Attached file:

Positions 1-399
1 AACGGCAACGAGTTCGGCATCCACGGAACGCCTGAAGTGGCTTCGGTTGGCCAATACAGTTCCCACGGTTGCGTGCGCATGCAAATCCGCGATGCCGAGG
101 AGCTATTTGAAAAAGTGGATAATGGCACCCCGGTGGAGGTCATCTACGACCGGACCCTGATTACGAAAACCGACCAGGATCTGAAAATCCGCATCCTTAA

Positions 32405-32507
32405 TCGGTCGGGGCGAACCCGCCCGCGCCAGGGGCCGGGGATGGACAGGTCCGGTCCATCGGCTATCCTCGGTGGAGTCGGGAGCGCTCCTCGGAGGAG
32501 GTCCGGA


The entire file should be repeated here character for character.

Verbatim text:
Positions 1-399
1 AACGGCAACGAGTTCGGCATCCACGGAACGCCTGAAGTGGCTTCGGTTGGCCAATACAGTTCCCACGGTTGCGTGCGCATGCAAATCCGCGATGCCGAGG
101 AGCTATTTGAAAAAGTGGATAATGGCACCCCGGTGGAGGTCATCTACGACCGGACCCTGATTACGAAAACCGACCAGGATCTGAAAATCCGCATCCTTAA

Positions 32405-32507
32405 TCGGTCGGGGCGAACCCGCCCGCGCCAGGGGCCGGGGATGGACAGGTCCGGTCCATCGGCTATCCTCGGTGGAGTCGGGAGCGCTCCTCGGAGGAG
32501 GTCCGGA